Association Between Particulate Air Pollution and First Hospital Admission for Childhood Respiratory Illness in Vancouver, Canada.

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    • Abstract:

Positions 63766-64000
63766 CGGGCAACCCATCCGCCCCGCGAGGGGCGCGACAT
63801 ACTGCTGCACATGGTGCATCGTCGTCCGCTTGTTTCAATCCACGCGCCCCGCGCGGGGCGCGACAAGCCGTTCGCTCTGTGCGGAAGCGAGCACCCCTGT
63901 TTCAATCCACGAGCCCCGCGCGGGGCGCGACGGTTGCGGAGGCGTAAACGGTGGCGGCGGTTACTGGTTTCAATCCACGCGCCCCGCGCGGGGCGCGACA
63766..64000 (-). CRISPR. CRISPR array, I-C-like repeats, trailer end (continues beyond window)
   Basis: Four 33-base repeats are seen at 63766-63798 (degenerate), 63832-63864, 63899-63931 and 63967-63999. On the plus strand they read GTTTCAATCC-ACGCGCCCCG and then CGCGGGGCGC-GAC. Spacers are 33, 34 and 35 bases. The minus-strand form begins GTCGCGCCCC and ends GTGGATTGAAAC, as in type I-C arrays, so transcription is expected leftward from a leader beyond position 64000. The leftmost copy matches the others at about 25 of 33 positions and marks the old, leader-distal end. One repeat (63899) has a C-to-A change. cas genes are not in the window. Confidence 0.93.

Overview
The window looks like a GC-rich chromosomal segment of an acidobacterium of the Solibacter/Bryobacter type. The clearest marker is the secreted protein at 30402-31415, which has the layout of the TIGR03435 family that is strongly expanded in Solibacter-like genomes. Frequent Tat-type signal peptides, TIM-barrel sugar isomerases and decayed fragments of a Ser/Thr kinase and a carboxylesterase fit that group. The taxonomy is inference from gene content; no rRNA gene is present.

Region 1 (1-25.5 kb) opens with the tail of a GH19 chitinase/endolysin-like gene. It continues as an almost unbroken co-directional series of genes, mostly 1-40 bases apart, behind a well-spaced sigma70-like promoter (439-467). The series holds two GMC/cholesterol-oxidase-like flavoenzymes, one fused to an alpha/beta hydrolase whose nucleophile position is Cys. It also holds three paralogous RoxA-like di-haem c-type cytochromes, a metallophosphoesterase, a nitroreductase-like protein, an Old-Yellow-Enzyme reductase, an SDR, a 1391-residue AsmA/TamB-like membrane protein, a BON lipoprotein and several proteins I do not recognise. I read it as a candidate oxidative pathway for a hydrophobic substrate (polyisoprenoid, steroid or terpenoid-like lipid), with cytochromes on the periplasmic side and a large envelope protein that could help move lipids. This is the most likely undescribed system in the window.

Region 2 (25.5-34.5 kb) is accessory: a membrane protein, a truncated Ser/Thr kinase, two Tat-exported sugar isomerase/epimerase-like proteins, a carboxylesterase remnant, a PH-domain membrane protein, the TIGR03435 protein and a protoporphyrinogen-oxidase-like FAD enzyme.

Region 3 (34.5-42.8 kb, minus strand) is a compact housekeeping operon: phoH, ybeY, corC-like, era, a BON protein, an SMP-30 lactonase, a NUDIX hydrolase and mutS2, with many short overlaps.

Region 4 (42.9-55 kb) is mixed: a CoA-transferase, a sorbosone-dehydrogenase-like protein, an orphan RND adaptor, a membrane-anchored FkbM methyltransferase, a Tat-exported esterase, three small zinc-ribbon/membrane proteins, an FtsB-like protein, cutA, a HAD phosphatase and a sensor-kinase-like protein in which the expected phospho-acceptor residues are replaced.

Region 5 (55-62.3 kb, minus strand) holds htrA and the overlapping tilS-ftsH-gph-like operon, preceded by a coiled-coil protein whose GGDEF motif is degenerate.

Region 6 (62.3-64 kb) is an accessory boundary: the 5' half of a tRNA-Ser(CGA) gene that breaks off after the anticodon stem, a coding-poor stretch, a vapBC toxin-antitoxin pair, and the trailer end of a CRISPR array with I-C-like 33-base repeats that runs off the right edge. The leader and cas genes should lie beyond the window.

The article focuses on a study in which the authors assessed the impact of particulate air pollution on first respiratory hospitalization. Study subjects were children less than 3 years of age living in Vancouver, British Columbia, who had their first hospitalization as a result of any respiratory disease during the period from June 1, 1995, to March 31, 1999. The present study used the case-control approach to adjust for individual confounders such as gender and socioeconomic status. Socioeconomic inequalities in mortality and morbidity have been found in Europe and in Brazil. A study conducted in the U.S. found that race, gender, and social status modified the effects of particulate matter (PM) on mortality. It also used the case crossover design and time-series analysis to examine the association between PM and respiratory admissions. The analytic approach used in this study resembled that of a semi-individual study in that a broad range of individual-level data were available for all subjects. The issue of possible misclassification is not unique to this study, but is a general concern in environmental epidemiology.